Journal Article

Escape from water or remain quiescent? <i>Lotus tenuis</i> changes its strategy depending on depth of submergence

M. E. Manzur, A. A. Grimoldi, P. Insausti and G. G. Striker

in Annals of Botany

Published on behalf of The Annals of Botany Company

Volume 104, issue 6, pages 1163-1169
Published in print November 2009 | ISSN: 0305-7364
Published online August 2009 | e-ISSN: 1095-8290 | DOI: http://dx.doi.org/10.1093/aob/mcp203
Escape from water or remain quiescent? Lotus tenuis changes its strategy depending on depth of submergence

More Like This

Show all results sharing these subjects:

  • Ecology and Conservation
  • Evolutionary Biology
  • Plant Sciences and Forestry

GO

Show Summary Details

Preview

Background and Aims

Two main strategies that allow plants to cope with soil waterlogging or deeper submergence are: (1) escaping by means of upward shoot elongation or (2) remaining quiescent underwater. This study investigates these strategies in Lotus tenuis, a forage legume of increasing importance in areas prone to soil waterlogging, shallow submergence or complete submergence.

Methods

Plants of L. tenuis were subjected for 30 d to well-drained (control), waterlogged (water-saturated soil), partially submerged (6 cm water depth) and completely submerged conditions. Plant responses assessed were tissue porosity, shoot number and length, biomass and utilization of water-soluble carbohydrates (WSCs) and starch in the crown.

Key Results

Lotus tenuis adjusted its strategy depending on the depth of submergence. Root growth of partially submerged plants ceased and carbon allocation prioritized shoot lengthening (32 cm vs. 24·5 cm under other treatments), without depleting carbohydrate reserves to sustain the faster growth. These plants also developed more shoot and root porosity. In contrast, completely submerged plants became quiescent, with no associated biomass accumulation, new shoot production or shoot elongation. In addition, tissue porosity was not enhanced. The survival of completely submerged plants is attributed to consumption of WSCs and starch reserves from crowns (concentrations 50–75 % less than in other treatments).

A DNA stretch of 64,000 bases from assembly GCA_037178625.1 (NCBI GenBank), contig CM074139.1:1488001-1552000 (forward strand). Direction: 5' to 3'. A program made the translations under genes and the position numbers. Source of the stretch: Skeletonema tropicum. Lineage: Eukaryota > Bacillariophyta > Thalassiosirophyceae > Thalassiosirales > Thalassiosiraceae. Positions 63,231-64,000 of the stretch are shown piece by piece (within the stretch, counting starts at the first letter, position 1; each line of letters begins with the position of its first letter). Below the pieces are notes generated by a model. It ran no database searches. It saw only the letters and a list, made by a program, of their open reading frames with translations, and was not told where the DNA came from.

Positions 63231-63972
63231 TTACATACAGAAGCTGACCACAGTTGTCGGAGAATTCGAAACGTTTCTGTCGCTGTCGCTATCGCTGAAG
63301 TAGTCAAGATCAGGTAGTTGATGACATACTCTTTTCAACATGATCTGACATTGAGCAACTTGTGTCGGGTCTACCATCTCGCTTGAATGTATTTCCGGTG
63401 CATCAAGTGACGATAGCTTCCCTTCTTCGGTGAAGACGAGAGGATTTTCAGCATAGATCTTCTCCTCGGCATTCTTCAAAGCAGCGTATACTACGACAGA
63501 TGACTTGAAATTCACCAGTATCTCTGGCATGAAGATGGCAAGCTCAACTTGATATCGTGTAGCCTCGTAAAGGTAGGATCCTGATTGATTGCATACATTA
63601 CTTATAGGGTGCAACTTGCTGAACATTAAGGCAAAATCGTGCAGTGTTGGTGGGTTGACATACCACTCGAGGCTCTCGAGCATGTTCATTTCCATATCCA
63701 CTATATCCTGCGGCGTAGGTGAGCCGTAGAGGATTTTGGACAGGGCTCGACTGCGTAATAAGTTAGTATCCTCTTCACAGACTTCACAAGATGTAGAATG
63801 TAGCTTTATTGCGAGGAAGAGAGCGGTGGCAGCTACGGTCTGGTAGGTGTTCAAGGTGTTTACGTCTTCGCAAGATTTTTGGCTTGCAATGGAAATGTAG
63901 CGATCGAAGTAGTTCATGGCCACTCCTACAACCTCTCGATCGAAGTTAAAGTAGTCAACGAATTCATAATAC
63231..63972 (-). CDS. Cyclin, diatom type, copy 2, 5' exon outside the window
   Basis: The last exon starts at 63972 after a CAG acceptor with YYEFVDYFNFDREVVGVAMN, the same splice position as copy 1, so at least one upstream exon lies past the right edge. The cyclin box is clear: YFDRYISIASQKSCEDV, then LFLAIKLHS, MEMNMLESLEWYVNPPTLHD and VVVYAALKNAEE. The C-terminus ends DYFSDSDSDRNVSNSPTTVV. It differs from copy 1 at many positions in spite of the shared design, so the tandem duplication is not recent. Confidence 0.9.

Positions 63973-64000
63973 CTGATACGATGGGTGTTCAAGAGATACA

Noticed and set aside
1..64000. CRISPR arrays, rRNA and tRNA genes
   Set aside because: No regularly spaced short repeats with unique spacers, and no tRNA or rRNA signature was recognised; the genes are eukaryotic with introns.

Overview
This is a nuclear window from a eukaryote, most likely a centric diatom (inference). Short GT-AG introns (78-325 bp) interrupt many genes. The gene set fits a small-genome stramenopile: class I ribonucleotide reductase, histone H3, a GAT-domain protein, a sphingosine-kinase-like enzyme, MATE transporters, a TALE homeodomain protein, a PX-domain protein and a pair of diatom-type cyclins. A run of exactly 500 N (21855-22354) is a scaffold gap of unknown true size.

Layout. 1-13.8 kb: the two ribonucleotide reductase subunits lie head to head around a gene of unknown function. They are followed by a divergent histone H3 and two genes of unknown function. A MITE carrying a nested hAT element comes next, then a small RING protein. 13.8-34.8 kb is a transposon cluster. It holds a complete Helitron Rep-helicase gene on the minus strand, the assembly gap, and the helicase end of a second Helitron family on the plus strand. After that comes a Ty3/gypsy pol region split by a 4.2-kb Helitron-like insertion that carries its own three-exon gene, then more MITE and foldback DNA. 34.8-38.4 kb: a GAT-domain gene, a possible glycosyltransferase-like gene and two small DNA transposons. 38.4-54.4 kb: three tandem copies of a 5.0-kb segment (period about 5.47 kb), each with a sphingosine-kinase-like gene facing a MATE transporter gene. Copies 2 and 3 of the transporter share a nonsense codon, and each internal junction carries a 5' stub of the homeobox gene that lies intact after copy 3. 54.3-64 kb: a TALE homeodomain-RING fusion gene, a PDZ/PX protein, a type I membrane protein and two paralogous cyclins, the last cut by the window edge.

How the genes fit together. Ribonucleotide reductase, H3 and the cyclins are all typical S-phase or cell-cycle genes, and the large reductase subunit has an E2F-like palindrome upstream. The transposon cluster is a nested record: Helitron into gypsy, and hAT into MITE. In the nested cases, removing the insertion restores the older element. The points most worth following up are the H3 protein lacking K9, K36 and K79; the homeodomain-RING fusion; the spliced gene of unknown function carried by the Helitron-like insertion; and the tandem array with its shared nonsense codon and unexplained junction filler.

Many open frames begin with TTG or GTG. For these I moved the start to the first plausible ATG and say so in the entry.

Conclusions

The forage legume L. tenuis has the flexibility either to escape from partial submergence by elongating its shoot more vigorously to avoid becoming totally submerged or to adopt a non-elongating quiescent strategy when completely immersed that is based on utilizing stored reserves. The possession of these alternative survival strategies helps to explain the success of L. tenuis in environments subjected to unpredictable flooding depths.

Keywords: Flooding; Lotus tenuis; quiescence; shoot elongation; starch; submergence; water-soluble carbohydrates

Journal Article.  5076 words.  Illustrated.

Subjects: Ecology and Conservation ; Evolutionary Biology ; Plant Sciences and Forestry

Full text: subscription required

How to subscribe Recommend to my Librarian

Users without a subscription are not able to see the full content. Please, subscribe or login to access all content.